As we incorporate a better vocabulary into our practices, we must also remember that non-verbal language can be just as powerful as the spoken word.
For me, that lesson became crystal clear several years ago while caring for a patient who’d been hospitalized for a warfarin-associated G.I. bleed.
It had been a rough 24 hours, but after several bags of vitamin K, the patient appeared to be improving significantly. His INR was coming down and the attending had just told him that he was out of the proverbial woods. So I was flummoxed when the patient burst into tears as I was taking his vital signs.
“Are you in pain? What’s wrong?” I frantically asked.
The usually cheerful, middle-aged man grabbed my hand, sniffled, and in between unrestrained, breathless sobs asked me if he was dying. “I’ve been watching you all morning,” he confided, “and every time you take my blood pressure, you have this terrible, serious look on your face—so I figured I must be dying and you’re just too nice to tell me.”
That day I learned that language is more than just words, and I began to practice my poker face.
Perhaps you give CPR (cardiopulmonary resuscitation) almost every shift, and you consider yourself a code blue champion. Maybe you work on a med-surg unit or in a surgery center that rarely has to code a patient. Despite the ACLS (Advanced Cardiac Life Support) certification card in your wallet, you may find your skills need brushing up on. Below are some tips for ensuring that you are providing excellent CPR.
1. Get your hands on the chest quickly.
As soon as you notice that a patient is pulseless, place your hands on the chest to start compressions while yelling for others to help. Minimize interruptions to CPR.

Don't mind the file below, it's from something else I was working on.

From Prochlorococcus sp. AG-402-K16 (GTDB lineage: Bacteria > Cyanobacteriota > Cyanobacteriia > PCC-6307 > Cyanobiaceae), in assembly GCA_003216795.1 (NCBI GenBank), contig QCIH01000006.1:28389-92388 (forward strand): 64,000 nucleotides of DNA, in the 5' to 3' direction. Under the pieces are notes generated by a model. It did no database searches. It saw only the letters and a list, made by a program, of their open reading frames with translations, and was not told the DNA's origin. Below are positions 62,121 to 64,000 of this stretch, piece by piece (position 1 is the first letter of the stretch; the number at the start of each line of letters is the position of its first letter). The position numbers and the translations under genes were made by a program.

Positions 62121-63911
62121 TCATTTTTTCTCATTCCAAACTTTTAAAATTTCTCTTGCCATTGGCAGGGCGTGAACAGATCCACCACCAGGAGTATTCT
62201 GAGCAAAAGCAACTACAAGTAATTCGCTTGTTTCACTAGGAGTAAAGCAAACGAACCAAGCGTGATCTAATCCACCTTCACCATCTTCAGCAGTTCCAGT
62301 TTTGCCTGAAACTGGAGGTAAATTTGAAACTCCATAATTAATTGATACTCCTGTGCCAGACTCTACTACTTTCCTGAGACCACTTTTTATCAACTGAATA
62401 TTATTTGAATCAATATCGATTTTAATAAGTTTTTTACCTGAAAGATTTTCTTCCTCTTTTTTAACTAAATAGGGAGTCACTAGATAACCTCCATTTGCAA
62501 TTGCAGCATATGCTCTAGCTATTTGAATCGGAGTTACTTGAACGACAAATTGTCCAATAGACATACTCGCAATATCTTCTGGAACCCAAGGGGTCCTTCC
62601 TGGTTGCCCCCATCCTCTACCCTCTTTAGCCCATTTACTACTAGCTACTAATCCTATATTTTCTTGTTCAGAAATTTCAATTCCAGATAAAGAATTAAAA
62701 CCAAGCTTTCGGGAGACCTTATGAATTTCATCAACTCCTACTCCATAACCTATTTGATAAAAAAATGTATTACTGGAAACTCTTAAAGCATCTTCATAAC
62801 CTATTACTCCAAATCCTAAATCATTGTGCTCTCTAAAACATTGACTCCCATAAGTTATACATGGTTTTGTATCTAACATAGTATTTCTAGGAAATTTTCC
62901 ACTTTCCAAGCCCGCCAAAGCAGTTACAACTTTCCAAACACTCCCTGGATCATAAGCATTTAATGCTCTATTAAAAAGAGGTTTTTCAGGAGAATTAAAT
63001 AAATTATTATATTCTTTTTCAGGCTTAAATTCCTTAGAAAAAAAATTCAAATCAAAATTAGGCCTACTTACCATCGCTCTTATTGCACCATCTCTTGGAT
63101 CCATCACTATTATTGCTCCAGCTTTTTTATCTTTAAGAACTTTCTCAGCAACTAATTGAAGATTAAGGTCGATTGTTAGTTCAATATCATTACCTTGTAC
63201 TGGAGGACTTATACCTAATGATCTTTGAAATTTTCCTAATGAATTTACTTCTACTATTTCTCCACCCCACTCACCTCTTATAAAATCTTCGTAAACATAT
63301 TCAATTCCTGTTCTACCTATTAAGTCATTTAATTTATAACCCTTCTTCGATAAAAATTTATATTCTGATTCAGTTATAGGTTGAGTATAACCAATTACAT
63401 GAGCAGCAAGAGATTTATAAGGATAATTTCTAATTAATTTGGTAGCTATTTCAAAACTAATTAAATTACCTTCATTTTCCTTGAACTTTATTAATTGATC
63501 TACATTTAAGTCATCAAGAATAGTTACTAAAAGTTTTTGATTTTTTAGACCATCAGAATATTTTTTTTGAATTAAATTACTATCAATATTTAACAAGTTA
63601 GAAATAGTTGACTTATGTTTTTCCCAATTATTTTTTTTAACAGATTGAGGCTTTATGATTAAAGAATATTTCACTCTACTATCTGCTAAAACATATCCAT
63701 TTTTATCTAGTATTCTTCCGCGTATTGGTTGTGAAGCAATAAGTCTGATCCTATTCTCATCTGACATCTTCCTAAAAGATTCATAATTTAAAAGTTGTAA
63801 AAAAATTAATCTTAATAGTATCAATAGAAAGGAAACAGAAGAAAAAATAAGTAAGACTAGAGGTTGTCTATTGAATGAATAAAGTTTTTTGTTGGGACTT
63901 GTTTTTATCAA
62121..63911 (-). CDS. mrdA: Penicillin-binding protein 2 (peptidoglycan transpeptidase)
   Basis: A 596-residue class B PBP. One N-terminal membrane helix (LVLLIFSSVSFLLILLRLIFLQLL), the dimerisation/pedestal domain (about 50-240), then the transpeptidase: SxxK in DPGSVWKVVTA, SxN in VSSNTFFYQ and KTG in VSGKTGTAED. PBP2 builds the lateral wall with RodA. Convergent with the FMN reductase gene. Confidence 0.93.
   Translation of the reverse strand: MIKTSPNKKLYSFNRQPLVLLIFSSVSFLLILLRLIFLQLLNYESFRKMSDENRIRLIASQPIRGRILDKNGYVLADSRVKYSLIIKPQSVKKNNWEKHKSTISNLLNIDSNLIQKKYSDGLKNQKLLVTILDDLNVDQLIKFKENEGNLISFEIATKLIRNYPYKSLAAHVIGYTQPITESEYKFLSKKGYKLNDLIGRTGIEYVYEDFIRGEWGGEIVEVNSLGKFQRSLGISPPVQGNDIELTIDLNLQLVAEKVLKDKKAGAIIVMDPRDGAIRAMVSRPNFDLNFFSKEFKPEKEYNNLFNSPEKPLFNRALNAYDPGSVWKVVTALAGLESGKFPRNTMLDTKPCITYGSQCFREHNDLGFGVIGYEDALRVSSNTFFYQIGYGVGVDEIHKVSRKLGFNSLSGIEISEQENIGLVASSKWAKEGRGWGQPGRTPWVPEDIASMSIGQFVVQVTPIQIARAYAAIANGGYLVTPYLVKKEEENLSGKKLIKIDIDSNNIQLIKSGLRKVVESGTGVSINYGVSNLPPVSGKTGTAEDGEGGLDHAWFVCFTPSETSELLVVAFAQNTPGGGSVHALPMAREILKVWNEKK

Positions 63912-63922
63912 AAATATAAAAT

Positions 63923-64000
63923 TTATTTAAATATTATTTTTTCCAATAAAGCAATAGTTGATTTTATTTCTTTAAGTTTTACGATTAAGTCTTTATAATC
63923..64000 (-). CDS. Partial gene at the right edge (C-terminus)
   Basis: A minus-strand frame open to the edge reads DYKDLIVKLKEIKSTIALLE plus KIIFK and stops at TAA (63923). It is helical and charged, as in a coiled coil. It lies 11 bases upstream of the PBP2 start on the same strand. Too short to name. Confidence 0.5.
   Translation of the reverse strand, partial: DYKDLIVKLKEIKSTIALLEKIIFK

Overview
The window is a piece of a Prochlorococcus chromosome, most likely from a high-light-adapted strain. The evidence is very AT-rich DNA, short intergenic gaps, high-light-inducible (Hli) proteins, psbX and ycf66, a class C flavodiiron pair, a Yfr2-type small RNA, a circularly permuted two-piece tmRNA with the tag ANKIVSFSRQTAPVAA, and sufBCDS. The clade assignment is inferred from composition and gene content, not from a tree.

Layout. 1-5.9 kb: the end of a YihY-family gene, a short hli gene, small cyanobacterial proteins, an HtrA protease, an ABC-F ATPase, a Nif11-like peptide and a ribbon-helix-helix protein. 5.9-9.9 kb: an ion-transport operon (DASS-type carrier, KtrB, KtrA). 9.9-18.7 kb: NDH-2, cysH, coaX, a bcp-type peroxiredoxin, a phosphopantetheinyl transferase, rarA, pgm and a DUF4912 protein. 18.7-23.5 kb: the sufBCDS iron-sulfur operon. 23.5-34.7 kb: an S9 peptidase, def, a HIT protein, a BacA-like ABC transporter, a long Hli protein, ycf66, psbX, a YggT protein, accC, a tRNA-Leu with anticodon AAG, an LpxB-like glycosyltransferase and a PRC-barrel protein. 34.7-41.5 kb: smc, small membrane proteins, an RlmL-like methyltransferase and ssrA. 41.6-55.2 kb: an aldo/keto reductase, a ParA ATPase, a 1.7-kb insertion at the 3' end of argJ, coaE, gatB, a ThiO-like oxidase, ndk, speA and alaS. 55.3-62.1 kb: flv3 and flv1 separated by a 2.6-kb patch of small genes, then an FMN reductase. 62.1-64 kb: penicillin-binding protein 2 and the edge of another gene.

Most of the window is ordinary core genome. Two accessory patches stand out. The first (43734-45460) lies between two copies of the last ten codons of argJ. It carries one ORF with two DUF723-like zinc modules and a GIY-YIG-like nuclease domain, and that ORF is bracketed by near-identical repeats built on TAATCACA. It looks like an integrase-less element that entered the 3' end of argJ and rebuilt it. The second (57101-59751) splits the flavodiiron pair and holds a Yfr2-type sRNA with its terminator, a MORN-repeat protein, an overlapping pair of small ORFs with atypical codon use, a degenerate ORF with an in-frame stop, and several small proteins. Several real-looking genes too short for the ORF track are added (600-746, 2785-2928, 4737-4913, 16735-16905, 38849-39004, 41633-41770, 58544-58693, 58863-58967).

2. Use your equipment.
If possible, use a stool so that the compressor is at the proper height, and also place a backboard or use the backboard setting on a mattress to get the proper resistance for compressions.
3. Go fast, but not too fast.
Occasionally compressors get so full of adrenaline that they compress at a rate of 120-150, which is too fast to allow for ventricular filling. The rate should be between 100-120. Tip: Music services such as Spotify actually have entire playlists created for the ideal rate of CPR!
4. Depth is important.
Get the proper depth to allow full recoil of the chest. The recommended depth for adults is 2 to 2.4 inches. Sometimes this may mean lifting your hands completely off the chest after each compression.
5. Too much of a good thing.
Pause for breaths without an advanced airway, but also be careful not to “overbag” the patient. Excessive ventilation can increase intrathoracic pressure and decrease coronary perfusion pressure.
6. Use end tidal to measure your compressions.